Nuclear Bomb Explosion
At present nuclear detonations are the most devastating of the weapons of mass destruction. Depending upon the environment in which the nuclear device is detonated, blast effects are manifested as ground shock, water shock, cratering, and large amounts of dust and radioactive fallout.
The energy of a nuclear explosion is transferred to the surrounding medium in three distinct forms: blast; thermal radiation; and nuclear radiation.
Because of the tremendous amounts of energy liberated per unit mass in a nuclear detonation, temperatures of several tens of million degrees centigrade develop in the immediate area of the detonation. This is in marked contrast to the few thousand degrees of a conventional explosion. At these very high temperatures the non-fissioned parts of the nuclear weapon are vaporized. The atoms do-not release the energy as kinetic energy but release it in the form of large amounts of electromagnetic radiation.
In an atmospheric detonation, this electromagnetic radiation, consisting chiefly of soft x-ray, is absorbed within a few meters of the point of detonation by the surrounding atmosphere, heating it to extremely high temperatures and forming a brilliantly hot sphere of air and gaseous weapon residues, the so-called fireball. Immediately upon formation, the fireball begins to grow rapidly and rise like a hot air balloon.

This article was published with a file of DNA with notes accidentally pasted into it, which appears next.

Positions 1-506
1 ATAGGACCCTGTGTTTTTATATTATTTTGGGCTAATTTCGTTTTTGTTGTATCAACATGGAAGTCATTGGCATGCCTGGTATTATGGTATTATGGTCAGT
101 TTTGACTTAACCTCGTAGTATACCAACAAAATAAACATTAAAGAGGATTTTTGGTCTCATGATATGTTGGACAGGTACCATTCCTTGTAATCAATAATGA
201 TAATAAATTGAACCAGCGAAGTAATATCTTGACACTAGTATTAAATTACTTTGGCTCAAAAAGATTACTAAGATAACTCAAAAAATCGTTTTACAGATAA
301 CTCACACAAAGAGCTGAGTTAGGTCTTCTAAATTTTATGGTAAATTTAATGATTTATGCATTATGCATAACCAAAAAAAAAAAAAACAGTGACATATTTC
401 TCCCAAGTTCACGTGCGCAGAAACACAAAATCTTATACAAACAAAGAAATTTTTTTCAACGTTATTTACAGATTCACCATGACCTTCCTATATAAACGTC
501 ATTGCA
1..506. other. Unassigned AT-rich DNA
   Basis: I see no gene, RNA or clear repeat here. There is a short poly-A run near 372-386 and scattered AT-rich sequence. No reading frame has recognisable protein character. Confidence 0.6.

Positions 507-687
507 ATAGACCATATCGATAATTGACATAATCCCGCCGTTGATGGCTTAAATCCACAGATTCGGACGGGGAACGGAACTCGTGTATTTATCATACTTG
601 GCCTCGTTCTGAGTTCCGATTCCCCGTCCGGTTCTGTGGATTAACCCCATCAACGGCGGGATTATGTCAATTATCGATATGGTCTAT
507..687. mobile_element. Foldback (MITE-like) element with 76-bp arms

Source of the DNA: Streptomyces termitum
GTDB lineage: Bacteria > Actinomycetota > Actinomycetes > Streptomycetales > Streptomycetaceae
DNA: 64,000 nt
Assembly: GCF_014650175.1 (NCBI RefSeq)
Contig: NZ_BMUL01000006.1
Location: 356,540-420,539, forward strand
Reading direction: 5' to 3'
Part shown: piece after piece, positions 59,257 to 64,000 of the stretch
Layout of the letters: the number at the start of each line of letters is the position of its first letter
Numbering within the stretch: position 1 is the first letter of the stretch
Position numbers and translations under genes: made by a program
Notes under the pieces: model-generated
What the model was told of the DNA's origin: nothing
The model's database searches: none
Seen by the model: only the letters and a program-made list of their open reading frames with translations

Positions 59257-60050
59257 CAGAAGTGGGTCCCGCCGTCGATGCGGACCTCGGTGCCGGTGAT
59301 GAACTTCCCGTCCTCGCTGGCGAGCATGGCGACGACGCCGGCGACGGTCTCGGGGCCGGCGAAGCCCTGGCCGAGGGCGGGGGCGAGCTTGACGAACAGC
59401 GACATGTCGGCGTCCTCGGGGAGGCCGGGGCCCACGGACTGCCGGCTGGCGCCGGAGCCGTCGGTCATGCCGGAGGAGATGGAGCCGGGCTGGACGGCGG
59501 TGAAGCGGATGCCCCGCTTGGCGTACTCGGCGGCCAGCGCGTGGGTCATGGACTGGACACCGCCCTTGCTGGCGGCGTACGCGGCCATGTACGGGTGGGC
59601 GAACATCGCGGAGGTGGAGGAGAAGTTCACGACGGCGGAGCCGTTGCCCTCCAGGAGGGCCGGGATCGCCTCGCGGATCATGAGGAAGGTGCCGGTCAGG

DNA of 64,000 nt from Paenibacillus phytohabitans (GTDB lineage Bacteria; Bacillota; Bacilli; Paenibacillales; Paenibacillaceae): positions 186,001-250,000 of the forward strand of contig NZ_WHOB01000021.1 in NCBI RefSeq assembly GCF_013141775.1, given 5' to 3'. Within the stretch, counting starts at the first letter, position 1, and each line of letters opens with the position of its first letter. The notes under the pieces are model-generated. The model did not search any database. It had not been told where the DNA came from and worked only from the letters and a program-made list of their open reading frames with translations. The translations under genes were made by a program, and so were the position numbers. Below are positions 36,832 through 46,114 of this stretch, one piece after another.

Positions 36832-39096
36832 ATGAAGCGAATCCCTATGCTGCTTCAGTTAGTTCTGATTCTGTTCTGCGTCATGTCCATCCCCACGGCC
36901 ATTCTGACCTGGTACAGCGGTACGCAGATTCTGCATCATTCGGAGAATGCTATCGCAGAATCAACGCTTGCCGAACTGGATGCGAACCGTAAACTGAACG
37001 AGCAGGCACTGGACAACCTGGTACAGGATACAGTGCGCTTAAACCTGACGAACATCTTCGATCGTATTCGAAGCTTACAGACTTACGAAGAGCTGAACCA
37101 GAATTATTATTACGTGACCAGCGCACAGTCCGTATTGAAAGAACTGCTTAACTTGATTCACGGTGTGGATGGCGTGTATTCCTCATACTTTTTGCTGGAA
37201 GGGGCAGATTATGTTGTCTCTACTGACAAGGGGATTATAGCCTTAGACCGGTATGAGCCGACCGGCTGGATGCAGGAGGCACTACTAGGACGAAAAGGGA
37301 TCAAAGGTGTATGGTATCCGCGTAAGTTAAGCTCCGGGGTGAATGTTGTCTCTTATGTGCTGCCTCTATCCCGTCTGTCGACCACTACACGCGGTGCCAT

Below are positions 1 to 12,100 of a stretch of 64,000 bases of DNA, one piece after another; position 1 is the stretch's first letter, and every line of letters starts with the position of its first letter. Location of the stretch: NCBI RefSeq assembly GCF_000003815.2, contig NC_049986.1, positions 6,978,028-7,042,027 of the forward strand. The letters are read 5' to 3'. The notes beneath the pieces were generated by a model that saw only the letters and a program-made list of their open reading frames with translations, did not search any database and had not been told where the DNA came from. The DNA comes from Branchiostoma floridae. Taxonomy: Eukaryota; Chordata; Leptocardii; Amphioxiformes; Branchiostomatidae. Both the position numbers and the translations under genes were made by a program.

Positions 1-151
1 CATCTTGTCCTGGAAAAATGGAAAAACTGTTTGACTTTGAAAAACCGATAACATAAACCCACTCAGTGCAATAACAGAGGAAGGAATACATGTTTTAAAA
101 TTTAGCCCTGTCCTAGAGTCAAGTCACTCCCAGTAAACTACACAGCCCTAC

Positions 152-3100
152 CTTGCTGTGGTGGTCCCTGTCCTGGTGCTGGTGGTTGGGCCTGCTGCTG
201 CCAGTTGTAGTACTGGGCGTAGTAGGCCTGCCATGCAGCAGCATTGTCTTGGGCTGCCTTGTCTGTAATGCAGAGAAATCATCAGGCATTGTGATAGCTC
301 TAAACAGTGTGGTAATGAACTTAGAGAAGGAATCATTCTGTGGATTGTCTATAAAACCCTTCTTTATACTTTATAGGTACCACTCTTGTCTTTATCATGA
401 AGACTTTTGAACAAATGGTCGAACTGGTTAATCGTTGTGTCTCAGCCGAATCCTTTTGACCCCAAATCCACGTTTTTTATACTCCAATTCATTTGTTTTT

Within a millisecond after detonation, the diameter of the fireball from one megaton (Mt) air burst is 150m. This increases to a maximum of 2200 m within 10 seconds, at which time the fireball is also rising at the rate of 100 m/sec. The initial rapid expansion of the fireball severely compresses the surrounding atmosphere, producing a powerful blast wave.
As it expands toward its maximum diameter, the fireball cools, and after about a minute its temperature has decreased to such an extent that it no longer emits significant amounts of thermal radiation. The combination of the upward movement and the cooling of the fireball gives rise to the formation of the characteristic mushroom-shaped cloud. As the fireball cools, the vaporized materials in it condense to form a cloud of solid particles. Following an air burst, condensed droplets of water give it a typical white cloudlike appearance.
In the case of a surface burst, this cloud will also contain large quantities of dirt and other debris which are vaporized when the fireball touches the earth's surface or are sucked up by the strong updrafts afterwards, giving the cloud a dirty brown appearance. The dirt and debris become contaminated with the radioisotopes generated by the explosion or activated by neutron radiation and fall to earth as fallout.
The relative effects of blast, heat, and nuclear radiation will largely be determined by the altitude at which the weapon is detonated. Nuclear explosions are generally classified as air bursts, surface bursts, subsurface bursts, underwater bursts and high altitude bursts. The most dangerous are underwater and high altitude bursts, although other bursts are pretty dangerous too.
Date: 2015-12-18; view: 201